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Qualcomm opts to settle options lawsuit

Qualcomm agrees to pay a group of former employees $11 million to settle a class action lawsuit claiming the telephone software maker cheated them out of stock options.

Qualcomm has agreed to pay a group of former employees $11 million to settle a class-action lawsuit claiming the telephone software maker cheated them out of stock options.

Last March, the two sides had reached a tentative settlement the employees claimed was worth more than $500 million. But that settlement, for $8.9 million to be shared by about 400 former employees, was voided when the former employees didn't approve it.

Qualcomm spokesman Christine Trimble said the San Diego-based company won't be paying any of the $11 million settlement. Instead, the money will come from a "third party" that the company refused to name.

Qualcomm opted to settle the case instead of risking a trial and even more possible damages, she said.

"We believe we had an extremely strong case," Trimble said. "But there is always risk associated with litigation."

The former employees were mostly engineers who worked in Qualcomm's wireless Web division, which was bought by rival Ericsson last May.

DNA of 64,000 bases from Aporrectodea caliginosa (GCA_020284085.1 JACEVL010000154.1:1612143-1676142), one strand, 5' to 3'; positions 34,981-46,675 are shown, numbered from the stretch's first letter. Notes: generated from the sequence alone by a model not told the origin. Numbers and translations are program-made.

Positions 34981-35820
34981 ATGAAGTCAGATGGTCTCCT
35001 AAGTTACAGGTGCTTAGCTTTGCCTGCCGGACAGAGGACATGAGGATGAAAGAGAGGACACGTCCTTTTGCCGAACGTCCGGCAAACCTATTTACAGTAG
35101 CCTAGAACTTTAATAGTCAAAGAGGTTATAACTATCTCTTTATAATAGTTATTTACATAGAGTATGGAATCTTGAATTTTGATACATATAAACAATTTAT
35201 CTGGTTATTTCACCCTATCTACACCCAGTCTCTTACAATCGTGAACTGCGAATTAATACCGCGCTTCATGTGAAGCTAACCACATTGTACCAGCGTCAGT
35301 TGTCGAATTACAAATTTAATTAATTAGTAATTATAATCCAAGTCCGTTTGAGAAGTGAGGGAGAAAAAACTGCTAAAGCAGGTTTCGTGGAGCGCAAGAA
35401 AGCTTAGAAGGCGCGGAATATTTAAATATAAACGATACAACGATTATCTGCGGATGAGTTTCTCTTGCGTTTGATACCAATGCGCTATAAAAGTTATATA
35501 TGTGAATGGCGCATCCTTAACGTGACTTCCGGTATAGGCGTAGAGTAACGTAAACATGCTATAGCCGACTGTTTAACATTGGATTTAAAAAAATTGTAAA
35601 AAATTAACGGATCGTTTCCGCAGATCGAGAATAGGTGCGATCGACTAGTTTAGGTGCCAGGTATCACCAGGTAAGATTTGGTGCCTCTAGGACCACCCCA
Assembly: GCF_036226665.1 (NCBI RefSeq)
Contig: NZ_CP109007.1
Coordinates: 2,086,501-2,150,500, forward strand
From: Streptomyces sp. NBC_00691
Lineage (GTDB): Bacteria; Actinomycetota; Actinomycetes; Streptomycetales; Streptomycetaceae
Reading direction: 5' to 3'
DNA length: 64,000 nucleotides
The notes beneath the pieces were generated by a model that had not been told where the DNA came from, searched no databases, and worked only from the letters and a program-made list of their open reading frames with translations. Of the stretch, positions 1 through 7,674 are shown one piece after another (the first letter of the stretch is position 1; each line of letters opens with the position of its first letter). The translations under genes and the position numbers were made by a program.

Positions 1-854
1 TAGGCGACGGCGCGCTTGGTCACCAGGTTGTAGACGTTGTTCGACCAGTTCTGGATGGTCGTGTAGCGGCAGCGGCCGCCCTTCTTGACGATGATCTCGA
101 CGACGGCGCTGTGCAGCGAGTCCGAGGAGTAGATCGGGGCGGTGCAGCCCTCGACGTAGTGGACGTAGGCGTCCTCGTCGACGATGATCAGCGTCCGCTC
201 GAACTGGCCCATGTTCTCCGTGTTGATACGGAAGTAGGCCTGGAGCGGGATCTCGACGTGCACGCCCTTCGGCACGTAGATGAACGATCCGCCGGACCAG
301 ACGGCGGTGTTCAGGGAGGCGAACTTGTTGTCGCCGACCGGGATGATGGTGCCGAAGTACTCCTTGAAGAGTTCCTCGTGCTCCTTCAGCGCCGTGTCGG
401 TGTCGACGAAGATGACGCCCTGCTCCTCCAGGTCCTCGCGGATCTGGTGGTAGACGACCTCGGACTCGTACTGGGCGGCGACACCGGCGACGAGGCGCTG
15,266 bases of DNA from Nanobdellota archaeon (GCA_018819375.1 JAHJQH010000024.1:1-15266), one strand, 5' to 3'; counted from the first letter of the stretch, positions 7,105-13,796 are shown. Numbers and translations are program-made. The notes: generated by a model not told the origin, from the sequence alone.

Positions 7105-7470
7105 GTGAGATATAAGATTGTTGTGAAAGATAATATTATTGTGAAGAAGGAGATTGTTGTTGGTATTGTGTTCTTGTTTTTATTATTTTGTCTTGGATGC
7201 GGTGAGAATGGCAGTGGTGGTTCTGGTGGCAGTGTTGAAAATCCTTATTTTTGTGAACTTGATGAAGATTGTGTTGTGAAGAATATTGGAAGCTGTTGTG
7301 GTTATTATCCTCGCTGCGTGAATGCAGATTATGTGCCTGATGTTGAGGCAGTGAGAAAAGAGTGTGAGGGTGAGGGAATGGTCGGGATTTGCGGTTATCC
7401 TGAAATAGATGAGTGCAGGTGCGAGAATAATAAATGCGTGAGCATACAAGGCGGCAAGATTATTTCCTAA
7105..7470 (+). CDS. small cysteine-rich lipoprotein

When it was sold, Trimble said Qualcomm tried to compensate the employees that were going to Ericsson. The plan provided several benefits, including cash compensation based on a portion of the value of the employees' unvested options, Qualcomm said in its annual report filed last November.

While Ericsson's stock experienced a strong 1999, Qualcomm was one of the best-performing stocks of the year, splitting twice and prompting rampant enthusiasm for the company on Wall Street.

Most of the former employees agreed to receive the cash compensation. Those employees, about 800, will divide a total of $1.55 million of the settlement. This group agreed not to file any more appeals in the case.

But 35 of the employees did not choose to take part in the plan, believing they were owed much more money. They will get the bulk of the settlement, a total of $9.5 million, according to their attorney Paul Howes.